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Cancer Survivor Climbs World's Tallest Peaks, Helps Others Do the Same

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Cancer Survivor Climbs World's Tallest Peaks, Helps Others Do the Same

Sean Swarner battled cancer twice—once when he was 13 and again at 16. The now 41-year-old, who only has one lung, was the first cancer survivor to summit Mount Everest. He's climbed the tallest peak on every continent—the so-called "Seven Summits"—and he's completed the Ironman World Championship in Hawaii.

Sean Swarner, a cancer survivor, climbed the "Seven Summits" and now helps other cancer survivors climb to the top of Mount Kilimanjaro. Photo credit: Sean Swarner

He recently told TODAY that he's lucky to be alive. "I'm the only person I know of who's had both Hodgkin's disease and Askin's sarcoma," he said. "The prognosis of surviving both was the equivalent of winning the lottery four times in a row with the same numbers."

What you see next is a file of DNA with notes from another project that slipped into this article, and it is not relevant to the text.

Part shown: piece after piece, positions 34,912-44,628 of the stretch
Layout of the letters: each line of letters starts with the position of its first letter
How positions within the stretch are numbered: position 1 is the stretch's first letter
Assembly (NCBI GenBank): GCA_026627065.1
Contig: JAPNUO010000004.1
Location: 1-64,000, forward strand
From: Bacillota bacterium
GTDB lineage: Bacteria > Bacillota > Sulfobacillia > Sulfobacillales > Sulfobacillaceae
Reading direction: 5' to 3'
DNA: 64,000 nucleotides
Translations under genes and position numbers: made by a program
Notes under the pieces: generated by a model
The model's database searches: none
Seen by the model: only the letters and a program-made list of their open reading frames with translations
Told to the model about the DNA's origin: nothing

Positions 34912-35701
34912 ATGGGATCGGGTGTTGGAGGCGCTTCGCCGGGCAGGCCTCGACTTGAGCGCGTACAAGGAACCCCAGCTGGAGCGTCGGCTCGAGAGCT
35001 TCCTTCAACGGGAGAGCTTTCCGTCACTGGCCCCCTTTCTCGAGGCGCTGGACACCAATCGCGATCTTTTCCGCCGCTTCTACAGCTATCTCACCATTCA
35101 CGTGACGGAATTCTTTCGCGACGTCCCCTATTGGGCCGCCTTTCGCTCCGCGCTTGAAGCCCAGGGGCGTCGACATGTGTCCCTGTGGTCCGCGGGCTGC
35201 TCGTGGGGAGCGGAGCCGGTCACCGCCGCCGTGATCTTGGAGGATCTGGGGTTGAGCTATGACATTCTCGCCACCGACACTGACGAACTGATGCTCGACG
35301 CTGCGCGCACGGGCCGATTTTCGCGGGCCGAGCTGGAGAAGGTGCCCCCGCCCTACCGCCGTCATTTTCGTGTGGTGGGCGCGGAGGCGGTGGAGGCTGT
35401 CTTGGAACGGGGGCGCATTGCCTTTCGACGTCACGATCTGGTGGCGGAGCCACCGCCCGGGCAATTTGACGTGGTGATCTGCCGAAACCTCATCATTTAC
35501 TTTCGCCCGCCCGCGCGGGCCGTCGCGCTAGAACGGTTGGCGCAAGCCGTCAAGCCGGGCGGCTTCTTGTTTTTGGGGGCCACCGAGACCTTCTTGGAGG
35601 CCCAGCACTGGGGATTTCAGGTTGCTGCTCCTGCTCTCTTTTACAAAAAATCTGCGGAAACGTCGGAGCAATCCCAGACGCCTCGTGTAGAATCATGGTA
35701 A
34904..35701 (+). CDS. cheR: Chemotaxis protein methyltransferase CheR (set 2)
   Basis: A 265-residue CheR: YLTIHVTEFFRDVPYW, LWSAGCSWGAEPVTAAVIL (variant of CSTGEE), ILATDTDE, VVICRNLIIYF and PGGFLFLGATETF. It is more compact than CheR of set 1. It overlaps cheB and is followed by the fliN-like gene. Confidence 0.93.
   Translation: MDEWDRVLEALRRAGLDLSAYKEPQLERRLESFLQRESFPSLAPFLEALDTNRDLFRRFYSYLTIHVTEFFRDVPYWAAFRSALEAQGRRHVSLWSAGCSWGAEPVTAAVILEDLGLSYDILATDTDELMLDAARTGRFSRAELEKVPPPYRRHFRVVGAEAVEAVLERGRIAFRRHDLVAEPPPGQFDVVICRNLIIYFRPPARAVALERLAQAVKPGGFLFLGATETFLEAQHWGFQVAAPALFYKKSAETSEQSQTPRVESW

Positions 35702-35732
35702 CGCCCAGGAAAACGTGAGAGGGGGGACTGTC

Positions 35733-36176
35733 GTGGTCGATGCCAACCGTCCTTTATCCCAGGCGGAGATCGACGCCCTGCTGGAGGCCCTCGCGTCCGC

He spent a year in a medically-induced coma, and at one point, was given just two weeks to live. Sitting in the hospital watching the Ironman on TV, he decided that if he survived, his goal would be to complete the Ironman.

"What kept me going is a quote I came up with and it's: 'The human body can live roughly 30 days without food. The human condition can sustain itself for roughly three days without water, but no human alive can live for more than 30 seconds without hope.' So hope kept me going," he said.

Now, he helps others who are struggling with what he went through by guiding them up Africa's tallest peak, Mount Kilimanjaro. He's summited it a dozen times. Every year his foundation, the Cancer Climber Association, gives a cancer survivor the chance to climb with him.

"I remember him saying one day, 'Hey, you make it through this and I'll take you up to climb Mount Kilimanjaro with me,'" Peter Campbell, a cancer survivor, told TODAY. "He actually taught me to look at my cancer as a mountain, my mountain being remission."

Last July, Campbell hiked with Swarner to the top of Mount Kilimanjaro.

"We got to make a phone call from the top. My wife kept my kids up so at one o'clock in the morning I called home and told her, 'I'm standing on top of the world.' It's something I'll never forget," an emotional Campbell said.

"It made up for the two years I laid in a hospital bed, the surgeries, the chemo, puking, not knowing. But it was worth it," he said.

To hear more about Sean Swarner's inspiring life story, watch this video from Swarner:

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